For this project, you will need:

• Large piece of fabric, Tyvek, or something else convenient (it could be a good way to recycle canvas used for a stage set). I think the minimum size is about 4′ x 5′.
• Fabric paint or acrylic
• Duct tape or ribbon

The first thing I did with my fabric was to fold it in half and see how to split it in twelfths. This was easy given the fold lines in my fabric. If you don’t have this, simply fold twice horizontally, and bring two folds to the middle to make your three. (See diagram.)

Now use your line-making option to “draw” lines along those folds. I used thinnish strips of duct tape for the vertical lines and the remaining fatter strips for the horizontal ones.

Next, paint the numbers according to the layout inside the boxes in the Grids PDF.

I chose to use the full length of my fabric and use the top half for squares, leaving the bottom half for addition doubles. I needed to do this partly because I was in a hurry at first and painted just by squeezing acrylic paint directly onto the fabric, so it bled through to the other side. I had planned to use the other side for something else, but that’s no longer possible. If you are more careful, though, or use fabric paint, you can use one side of a smaller piece for the addition and the other side for multiplication.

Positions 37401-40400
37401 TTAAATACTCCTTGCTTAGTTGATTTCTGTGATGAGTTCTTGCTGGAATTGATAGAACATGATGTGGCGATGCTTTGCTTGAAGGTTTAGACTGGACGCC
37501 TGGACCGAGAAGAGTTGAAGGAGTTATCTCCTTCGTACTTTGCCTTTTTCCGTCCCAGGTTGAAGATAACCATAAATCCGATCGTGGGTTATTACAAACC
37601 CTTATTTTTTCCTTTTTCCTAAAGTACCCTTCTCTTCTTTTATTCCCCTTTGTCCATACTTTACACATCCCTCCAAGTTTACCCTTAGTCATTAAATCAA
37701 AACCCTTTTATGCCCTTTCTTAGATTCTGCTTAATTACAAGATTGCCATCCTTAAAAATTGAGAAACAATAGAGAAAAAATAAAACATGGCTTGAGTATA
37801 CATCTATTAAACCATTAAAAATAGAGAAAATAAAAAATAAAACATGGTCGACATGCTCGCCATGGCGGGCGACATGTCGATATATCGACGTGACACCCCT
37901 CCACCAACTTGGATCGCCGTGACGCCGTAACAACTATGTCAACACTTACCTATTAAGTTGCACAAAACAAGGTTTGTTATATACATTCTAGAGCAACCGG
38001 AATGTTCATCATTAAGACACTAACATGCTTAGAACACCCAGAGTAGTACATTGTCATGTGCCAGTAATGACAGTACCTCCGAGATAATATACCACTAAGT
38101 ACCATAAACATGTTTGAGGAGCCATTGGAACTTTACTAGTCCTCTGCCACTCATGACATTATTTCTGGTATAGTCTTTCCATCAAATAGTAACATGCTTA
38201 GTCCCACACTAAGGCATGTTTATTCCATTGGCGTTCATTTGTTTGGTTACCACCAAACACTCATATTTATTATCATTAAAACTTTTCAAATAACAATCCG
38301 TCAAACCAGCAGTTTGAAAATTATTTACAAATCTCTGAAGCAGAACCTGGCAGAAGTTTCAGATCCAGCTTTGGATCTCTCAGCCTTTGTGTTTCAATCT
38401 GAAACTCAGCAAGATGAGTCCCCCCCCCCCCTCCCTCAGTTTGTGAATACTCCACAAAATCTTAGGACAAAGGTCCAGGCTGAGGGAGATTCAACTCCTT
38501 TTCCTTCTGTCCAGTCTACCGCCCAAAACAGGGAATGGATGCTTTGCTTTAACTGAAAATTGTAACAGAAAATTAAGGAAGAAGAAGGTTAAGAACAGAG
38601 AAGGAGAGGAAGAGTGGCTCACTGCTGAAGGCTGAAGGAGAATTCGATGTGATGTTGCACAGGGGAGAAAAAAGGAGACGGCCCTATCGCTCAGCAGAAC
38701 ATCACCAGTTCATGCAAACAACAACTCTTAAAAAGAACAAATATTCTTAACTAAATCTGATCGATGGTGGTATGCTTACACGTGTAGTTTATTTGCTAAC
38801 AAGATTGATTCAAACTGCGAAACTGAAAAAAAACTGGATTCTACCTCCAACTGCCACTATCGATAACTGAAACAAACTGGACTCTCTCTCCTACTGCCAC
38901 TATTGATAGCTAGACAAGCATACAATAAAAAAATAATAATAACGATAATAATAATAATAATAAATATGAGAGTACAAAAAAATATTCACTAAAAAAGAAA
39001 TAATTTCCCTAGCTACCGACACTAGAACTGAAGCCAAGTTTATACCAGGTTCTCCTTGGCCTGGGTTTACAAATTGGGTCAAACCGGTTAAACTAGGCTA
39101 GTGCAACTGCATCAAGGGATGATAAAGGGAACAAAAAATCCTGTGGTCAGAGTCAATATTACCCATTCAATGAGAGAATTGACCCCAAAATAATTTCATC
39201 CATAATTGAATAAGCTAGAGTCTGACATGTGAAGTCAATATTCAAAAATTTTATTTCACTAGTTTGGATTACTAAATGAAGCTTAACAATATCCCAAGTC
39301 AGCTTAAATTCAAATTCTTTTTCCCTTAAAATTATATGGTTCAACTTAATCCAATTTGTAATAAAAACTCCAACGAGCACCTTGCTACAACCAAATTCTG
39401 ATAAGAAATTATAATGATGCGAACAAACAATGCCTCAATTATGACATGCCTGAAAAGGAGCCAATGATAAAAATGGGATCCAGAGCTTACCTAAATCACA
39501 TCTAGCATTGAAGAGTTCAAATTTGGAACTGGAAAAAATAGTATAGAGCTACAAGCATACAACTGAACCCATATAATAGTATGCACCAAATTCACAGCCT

If you are using a fabric board, I recommend the children play on it with their shoes off.

### Step 3 Games to Play

There are so many possible games to play with these boards. Here are a few I discovered on the first day I tried them with my students.

Doubles Fun Plus or Times Jump
Note: The idea for the addition doubles jump game comes from Adrian Bruce, an Australian teacher with an awesome website, but all extensions, photos, files, and multiplication-related activities are mine.

1. Children line up.
2. Cards are shuffled. Each child picks a card and tries to solve the problem. If successful, child jumps to the number on the board.
3. Card is returned to the bottom of the pile, and another children gets to try.